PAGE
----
DEENEY: Why K2

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jeffdeeney1.jpgTHE FIX: Over the past few years waves of drug-hysteria stories about new synthetic substances have flooded the media; headlines shouted that emerging drugs like the stimulant mephedrone were being sold legally, marketed as “bath salts” body products and wreaking havoc on the minds of drug abusers. Even as legislators scrambled to ban this demonized new test-tube high, habitual substance abusers in drug-soaked inner cities like Philly shrugged. Who needs bath salts when you can get whatever you want, whenever you want, at high potency and low cost on one of the city’s hundreds of drug corners?

But one new synthetic drug class found a market niche and widely took hold among a subset of Philly drug users: designer THC, pot’s active ingredient. An organic chemist at Clemson University, John W. Huffman, was the first to synthesize a host of very common THC look-alikes, such as JWH-018 and JWH-073, telling the Guardian in 2009 that doing so was “nothing special.” Big Pharma started experimenting with cannabinoid analogs some two decades ago, largely to learn more about the function of the brain’s CB1 and CB2 receptors, which target these molecules. (The CB1 receptor appears to be responsible for THC’s psychoactive effects, while CB2 processes its anti-pain and anti-inflammatory benefits.)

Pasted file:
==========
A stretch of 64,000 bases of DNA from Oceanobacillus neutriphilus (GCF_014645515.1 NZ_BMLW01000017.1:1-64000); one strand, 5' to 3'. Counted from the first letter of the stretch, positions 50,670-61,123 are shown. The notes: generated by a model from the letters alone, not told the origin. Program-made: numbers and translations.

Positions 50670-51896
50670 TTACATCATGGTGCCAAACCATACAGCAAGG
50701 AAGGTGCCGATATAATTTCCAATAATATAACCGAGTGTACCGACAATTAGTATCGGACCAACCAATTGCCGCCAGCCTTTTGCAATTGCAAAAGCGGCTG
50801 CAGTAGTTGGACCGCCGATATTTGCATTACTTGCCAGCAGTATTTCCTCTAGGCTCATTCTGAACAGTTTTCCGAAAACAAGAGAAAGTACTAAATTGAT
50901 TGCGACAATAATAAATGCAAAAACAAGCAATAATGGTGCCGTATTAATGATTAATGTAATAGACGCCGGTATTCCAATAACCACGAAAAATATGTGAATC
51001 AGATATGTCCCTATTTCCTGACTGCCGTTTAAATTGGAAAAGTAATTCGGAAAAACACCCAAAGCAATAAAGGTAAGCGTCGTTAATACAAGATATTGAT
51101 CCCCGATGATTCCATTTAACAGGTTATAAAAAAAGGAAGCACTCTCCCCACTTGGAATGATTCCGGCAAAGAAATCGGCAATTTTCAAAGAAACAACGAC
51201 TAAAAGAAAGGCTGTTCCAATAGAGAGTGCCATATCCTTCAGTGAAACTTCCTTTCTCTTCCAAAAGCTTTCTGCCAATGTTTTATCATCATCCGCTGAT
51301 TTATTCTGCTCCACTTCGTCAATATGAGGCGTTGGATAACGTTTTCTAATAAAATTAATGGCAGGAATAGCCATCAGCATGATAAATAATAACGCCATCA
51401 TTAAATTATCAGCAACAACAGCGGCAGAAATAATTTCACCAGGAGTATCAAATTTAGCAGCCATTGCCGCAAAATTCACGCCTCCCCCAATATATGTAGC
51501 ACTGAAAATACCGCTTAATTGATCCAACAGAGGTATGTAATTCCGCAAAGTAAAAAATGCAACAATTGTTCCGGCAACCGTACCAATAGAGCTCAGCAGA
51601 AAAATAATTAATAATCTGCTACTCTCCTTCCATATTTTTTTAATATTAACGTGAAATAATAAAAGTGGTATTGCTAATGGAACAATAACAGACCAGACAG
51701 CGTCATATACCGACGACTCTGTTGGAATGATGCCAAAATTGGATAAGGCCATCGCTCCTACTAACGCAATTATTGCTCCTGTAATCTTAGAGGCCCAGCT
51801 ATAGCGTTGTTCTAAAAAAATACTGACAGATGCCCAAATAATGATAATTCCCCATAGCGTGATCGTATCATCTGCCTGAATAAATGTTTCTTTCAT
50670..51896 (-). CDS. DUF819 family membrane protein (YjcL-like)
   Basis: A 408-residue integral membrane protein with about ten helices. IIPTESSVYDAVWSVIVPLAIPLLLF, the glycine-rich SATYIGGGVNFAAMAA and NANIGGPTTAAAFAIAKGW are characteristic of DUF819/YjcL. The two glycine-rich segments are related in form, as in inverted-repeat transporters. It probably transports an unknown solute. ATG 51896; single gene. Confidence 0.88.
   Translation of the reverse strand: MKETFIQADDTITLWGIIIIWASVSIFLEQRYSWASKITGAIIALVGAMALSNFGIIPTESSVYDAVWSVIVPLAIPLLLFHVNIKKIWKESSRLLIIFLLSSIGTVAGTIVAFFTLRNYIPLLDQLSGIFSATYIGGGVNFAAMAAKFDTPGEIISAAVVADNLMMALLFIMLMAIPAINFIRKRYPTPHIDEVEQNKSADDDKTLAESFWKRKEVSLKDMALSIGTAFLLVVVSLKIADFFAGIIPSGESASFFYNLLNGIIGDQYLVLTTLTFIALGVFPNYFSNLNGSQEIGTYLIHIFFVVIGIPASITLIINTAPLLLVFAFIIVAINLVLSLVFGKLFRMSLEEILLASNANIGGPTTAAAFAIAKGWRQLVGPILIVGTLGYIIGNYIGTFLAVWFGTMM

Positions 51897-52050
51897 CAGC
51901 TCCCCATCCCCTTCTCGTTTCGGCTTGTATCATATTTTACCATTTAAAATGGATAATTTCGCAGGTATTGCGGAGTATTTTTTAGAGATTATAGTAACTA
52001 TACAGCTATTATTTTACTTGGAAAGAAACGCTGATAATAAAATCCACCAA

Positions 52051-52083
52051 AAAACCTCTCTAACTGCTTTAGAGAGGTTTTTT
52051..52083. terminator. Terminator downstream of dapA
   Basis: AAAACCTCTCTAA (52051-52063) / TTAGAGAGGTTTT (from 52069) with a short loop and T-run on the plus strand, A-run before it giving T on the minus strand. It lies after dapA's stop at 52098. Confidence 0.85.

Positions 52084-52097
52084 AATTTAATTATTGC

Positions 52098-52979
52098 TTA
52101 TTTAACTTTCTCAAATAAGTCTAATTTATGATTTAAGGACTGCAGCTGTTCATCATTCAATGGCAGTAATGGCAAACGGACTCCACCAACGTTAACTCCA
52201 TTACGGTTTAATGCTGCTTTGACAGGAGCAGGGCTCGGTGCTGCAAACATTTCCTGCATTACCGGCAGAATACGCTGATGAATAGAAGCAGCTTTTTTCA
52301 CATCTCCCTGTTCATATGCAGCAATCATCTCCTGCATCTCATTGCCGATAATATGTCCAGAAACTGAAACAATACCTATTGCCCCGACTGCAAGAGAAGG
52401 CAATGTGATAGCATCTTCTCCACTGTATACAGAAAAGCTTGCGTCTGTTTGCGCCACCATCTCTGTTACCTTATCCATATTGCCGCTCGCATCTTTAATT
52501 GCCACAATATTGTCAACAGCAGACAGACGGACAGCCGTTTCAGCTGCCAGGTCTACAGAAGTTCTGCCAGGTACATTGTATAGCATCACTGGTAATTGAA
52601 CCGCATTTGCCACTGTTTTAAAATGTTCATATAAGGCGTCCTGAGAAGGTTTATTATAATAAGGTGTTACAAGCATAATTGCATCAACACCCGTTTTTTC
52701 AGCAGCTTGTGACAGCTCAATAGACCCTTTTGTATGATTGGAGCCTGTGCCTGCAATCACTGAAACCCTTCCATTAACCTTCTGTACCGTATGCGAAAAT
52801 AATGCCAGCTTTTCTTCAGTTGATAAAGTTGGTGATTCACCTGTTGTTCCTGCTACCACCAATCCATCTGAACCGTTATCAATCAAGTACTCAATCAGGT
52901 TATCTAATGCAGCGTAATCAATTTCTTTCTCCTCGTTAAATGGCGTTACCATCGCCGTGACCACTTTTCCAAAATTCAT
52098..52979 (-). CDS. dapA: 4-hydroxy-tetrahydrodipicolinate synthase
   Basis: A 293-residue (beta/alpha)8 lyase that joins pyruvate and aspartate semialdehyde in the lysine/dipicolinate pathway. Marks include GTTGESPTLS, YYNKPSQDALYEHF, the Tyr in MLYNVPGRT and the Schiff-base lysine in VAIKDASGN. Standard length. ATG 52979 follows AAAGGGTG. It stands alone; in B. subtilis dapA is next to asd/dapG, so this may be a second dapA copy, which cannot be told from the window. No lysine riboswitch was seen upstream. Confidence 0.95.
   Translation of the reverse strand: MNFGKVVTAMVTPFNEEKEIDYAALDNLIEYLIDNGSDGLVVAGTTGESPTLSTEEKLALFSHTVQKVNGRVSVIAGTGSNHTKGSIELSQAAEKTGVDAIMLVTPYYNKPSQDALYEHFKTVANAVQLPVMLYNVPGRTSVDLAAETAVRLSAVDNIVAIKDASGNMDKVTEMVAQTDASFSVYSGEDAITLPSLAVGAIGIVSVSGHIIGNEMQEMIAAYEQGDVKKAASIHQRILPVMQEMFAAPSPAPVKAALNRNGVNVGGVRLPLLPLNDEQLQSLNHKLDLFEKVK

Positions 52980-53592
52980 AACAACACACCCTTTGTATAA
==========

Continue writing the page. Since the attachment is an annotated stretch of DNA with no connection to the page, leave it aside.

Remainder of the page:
By the early 2000s, these compounds were making their way onto the streets of the developed world, with its lucrative trade in mood alteration. Typically, the chemicals are sprayed onto plant matter that looks like pot and is purchased at gas stations and head shops around Philly in little K2 branded ziplocs resembling the $40 weed sacks sold on street corners. And despite an emergency DEA ban on these substances last year and their being made officially illegal in the United States last March, the drug’s popularity on the streets has skyrocketed. MORE

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